Not only did the content not match up to the headline, but the headline alone caused the publication and the author endless social media headaches, because many people don’t read past headlines before forming an opinion.
In the case of the Guardian story, the writer of the piece felt compelled to write a separate blog post explaining that the writers don’t create the headlines.
In other words, if you want to experiment with a sensational, BuzzFeed style headline, go ahead, but make sure your infographic, article, video, or podcast measures up to those big promises when people click through.
Otherwise, you’ll destroy their trust in your content (and you).
Your Content Strategy Must Reflect Your Audience
In other cases, audiences simply find a movie irrelevant: People don’t want it.
For example, it appears few people were interested in knowing more about Frankenstein, which might explain why the 2014 version starring Aaron Eckhart brought in a mere $8.6 million against its production budget of $65 million.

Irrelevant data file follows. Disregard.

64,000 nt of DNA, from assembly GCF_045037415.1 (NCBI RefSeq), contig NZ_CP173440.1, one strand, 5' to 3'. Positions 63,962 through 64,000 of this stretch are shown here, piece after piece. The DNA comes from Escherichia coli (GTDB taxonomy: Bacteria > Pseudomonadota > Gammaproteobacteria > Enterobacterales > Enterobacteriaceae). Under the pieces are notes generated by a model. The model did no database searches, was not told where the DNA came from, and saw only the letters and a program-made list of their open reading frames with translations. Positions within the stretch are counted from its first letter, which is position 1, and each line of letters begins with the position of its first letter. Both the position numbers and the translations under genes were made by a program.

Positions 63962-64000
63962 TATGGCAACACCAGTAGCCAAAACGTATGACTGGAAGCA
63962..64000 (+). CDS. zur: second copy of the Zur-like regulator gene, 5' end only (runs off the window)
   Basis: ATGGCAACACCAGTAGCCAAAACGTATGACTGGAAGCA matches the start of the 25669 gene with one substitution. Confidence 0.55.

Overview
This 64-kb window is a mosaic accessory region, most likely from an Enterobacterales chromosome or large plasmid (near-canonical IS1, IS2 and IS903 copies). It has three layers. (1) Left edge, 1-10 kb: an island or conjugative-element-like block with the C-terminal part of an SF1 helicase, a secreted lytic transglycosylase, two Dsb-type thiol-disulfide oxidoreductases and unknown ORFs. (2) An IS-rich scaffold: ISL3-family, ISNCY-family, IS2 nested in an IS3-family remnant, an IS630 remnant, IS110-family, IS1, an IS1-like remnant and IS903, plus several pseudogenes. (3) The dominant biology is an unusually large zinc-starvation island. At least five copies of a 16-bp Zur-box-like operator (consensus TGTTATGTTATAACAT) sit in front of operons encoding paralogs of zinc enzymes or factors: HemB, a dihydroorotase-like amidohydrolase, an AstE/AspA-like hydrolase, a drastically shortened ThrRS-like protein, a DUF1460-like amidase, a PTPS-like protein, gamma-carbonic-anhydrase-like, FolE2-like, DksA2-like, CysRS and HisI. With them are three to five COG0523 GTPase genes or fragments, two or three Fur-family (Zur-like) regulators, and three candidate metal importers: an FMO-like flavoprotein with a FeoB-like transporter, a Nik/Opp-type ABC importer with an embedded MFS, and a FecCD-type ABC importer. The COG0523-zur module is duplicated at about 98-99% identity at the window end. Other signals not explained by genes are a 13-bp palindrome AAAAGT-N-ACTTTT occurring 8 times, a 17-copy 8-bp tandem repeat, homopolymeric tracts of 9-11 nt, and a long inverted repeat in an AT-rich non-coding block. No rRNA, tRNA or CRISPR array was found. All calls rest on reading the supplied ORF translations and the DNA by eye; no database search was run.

Going over budget on a production presents a whole host of other problems.
People may love an in-depth industry report or a slick video series with lots of production value, but if you’re not seeing a positive return on your content—if it’s not moving you toward achieving any of your business goals or driving key performance indicators—that content piece is still a failure.
Keep those failures in mind when mapping out your next content strategy.
The flip side of this coin is that some content will pay off beyond your wildest expectations, the way the The Blair Witch Project went on to earn $248,639,099—well beyond its production cost of $600,000.
This type of content is a welcome surprise, such as when the Center for Disease Control spent $87 and one week’s time producing a series of materials on disaster preparedness themed “Preparedness 101: Zombie Apocalypse.”
The Zombie Preparedness campaign generated 70,426 clicks and 34,714 unique tweets, and the post about it drew 4.8 million blog views (far outstripping the average traffic: 1,000 to 3,000 views).